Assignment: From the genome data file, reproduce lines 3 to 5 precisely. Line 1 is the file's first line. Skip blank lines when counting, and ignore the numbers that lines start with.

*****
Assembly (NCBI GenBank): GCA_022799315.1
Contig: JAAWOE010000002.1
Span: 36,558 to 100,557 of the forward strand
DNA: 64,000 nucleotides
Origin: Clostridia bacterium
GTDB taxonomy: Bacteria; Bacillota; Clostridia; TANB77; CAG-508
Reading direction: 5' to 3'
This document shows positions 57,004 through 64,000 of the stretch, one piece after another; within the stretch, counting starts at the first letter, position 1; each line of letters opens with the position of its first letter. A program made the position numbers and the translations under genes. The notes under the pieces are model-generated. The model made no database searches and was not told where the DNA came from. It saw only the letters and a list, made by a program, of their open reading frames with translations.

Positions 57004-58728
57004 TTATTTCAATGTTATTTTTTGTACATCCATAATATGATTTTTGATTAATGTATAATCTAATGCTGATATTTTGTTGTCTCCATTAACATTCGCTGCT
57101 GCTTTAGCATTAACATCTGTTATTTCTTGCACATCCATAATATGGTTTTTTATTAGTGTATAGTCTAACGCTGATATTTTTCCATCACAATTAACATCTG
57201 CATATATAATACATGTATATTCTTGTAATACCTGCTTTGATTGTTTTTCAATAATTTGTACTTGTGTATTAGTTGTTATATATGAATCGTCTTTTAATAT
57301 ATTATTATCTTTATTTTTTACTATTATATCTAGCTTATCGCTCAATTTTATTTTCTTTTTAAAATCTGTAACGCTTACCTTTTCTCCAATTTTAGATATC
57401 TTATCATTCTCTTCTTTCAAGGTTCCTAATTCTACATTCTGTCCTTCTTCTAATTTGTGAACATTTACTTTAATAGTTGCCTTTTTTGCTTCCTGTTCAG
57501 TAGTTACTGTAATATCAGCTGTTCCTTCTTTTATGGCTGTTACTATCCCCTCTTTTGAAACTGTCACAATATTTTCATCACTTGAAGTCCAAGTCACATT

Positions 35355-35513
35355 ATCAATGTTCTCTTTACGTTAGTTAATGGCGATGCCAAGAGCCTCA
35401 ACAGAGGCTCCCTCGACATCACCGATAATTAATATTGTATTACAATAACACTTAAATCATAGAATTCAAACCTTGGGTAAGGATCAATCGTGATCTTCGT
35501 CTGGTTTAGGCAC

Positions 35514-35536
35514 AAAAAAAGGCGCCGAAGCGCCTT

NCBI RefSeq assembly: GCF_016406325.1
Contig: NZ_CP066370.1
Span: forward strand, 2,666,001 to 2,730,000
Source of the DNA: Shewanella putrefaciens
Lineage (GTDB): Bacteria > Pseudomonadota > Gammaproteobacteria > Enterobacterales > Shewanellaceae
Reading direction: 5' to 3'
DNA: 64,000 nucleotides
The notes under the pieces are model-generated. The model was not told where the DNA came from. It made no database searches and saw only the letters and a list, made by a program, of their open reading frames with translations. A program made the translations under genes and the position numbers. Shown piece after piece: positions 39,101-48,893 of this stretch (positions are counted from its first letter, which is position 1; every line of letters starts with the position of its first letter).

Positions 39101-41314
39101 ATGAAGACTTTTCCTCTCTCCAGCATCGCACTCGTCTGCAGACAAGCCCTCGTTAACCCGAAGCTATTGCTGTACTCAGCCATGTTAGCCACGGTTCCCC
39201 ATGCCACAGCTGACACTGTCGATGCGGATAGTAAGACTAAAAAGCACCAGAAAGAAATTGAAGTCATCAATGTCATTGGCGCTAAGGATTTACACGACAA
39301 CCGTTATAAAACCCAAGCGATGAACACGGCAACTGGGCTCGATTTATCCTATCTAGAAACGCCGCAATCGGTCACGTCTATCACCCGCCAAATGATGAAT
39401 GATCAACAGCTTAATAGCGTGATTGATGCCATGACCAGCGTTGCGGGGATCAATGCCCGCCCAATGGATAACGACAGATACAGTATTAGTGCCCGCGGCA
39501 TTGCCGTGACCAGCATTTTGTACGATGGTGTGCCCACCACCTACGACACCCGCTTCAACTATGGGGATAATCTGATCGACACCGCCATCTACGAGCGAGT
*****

Span: 36,558 to 100,557 of the forward strand
DNA: 64,000 nucleotides
Origin: Clostridia bacterium